The Georgia General Assembly removed the tax — it phases out during a four-year period, beginning in January — but left the option for a local excise tax.
If elected officials don’t take action by the end of the year, they’ll start seeing a revenue drain in 2013.
“Nobody will tell us how much that is, but I’d guess it’s between 5 percent and 25 percent of our sales tax,” Rome City Manager John Bennett told his board this week. “You need to know; it could be a killer-diller.”
All but five Georgia counties have a permanent local option sales tax to offset property taxes. The loss also would affect SPLOST revenue and school construction programs funded through an education, or ELOST, levy, but state law caps the local tax at 2 percent.
Out of Floyd, Polk, Gordon, Whitfield, Bartow and Chattooga counties, only Chattooga has chosen a course. Sole Commissioner Jason Winters said he and Chattooga city officials want to help existing manufacturers and lure others.
“We don’t know how much money we’ll be losing because we don’t know what the individual power bills produce,” he said. “But we’ve reassured our local industries we’re going to do everything we can not to implement the local excise tax.”
The city of Calhoun has its own electric utility, so City Administrator Eddie Peterson has a good idea of the hit they’ll take.
“At the full 100 percent, it’s like $250,000 a year,” he said. “That’s nothing to sneeze at.”
Peterson said “it’s a touchy decision,” since energy is a manufacturer’s biggest expense after personnel, but the revenue is important to local governments’ budgets. The exemption also applies to other utilities necessary to run a plant, such as natural gas, steam, water, gasoline, oil and wood.
Gordon County has a meeting with city officials scheduled for Sept. 4, County Administrator Randall Dowling said, and it appears possible they’ll decide to reimpose the sales tax.
“If we don’t do this, we’re going to lose SPLOST and LOST funds,” Dowling said. “And, remember, this is not a new tax. It’s keeping what we’ve been getting for decades.”
Floyd County Manager Blaine Williams already has been talking with Bennett about the issue and the city and county boards plan to discuss it next month.
Commissioners have asked for more information about the impact, but both managers said they’re being told the data is proprietary.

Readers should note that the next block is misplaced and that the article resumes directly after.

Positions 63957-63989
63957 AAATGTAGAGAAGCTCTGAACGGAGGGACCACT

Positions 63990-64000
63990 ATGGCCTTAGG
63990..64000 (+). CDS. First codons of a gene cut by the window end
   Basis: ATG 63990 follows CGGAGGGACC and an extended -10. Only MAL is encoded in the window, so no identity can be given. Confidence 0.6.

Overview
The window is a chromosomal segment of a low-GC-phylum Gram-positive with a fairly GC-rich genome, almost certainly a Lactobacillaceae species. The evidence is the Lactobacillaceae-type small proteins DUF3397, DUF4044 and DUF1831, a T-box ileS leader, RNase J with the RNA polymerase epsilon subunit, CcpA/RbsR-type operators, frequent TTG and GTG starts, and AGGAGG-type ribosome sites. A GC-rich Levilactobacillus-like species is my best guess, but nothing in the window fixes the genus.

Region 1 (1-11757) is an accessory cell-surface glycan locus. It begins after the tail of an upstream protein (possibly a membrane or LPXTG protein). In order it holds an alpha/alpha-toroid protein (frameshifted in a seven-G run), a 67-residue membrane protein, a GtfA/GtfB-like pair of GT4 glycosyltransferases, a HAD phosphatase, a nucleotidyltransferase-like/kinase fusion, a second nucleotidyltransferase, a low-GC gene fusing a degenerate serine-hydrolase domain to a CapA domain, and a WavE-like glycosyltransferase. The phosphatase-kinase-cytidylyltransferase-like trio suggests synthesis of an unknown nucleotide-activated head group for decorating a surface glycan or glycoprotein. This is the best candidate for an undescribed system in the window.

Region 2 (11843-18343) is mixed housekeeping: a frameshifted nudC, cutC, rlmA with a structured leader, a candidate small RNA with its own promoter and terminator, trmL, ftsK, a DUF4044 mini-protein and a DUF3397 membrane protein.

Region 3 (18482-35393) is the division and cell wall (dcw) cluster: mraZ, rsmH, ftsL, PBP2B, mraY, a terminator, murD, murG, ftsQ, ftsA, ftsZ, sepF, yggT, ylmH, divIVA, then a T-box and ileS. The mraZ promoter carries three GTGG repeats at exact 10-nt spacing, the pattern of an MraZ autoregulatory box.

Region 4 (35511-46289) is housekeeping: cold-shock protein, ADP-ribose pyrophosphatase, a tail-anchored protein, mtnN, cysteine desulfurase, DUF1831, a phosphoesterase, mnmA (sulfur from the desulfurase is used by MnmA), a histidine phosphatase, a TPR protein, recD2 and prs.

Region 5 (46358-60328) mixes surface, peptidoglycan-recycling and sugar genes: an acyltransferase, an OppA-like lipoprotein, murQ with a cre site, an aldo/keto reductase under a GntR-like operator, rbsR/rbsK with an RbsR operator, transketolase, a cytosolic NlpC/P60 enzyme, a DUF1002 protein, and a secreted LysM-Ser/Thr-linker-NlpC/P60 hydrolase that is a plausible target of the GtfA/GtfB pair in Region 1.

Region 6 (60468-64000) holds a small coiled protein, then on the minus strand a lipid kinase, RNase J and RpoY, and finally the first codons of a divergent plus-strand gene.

Link to more information about the energy excise tax
“I’m still trying to figure out how much we’ll lose, because it will affect how we do the 2013 budget,” Williams said. “But keep in mind, whatever happens, companies are going to be saving the 4 percent state sales tax.”
Bartow County’s meeting is Sept. 6, according to County Administrator Steve Bradley, and Polk County Commission Chairman Cleve Hartley said his board is setting up a session with officials from Cedartown, Rockmart and Aragon.
Bradley said he’s not sure how the Bartow talks might go, but Hartley said Polk is “leaning toward” taking the hit.
“The county manager is compiling a report on how much we’ll lose, so we’re still in the exploring process,” Hartley said. “But you need something to offer factories to relocate…and if you have a carrot on the end of a string, it certainly helps.”
The Legislature took the action because most states don’t impose an energy sales tax on manufacturers, but Bennett pointed out that many of those states have a higher sales tax on other items.
Whitfield County has not made a decision yet, Commission Chairman Mike Babb said, but “there’s not much interest” in reviving the tax.
Dalton-Whitfield is one of the state’s major manufacturing centers, and Babb said some of the biggest plants spend $300,000 to $500,000 a month on electricity alone.
But the area is notoriously anti-tax. It has no SPLOST or ELOST, and a 100 percent Freeport exemption on business inventory went into effect in January — culling an estimated $1.6 million a year from local governments.
“We don’t have a good number on (the energy tax loss), but we know it will be fairly significant,” Babb said. “It hurts, but so does not having manufacturing in your area. In this econ-omy, that’s one of the things people look at when they’re es-tablishing a plant, and we need people to have jobs.”
If counties opt not to impose a local excise tax, individual cities may choose to levy it on operations within their borders.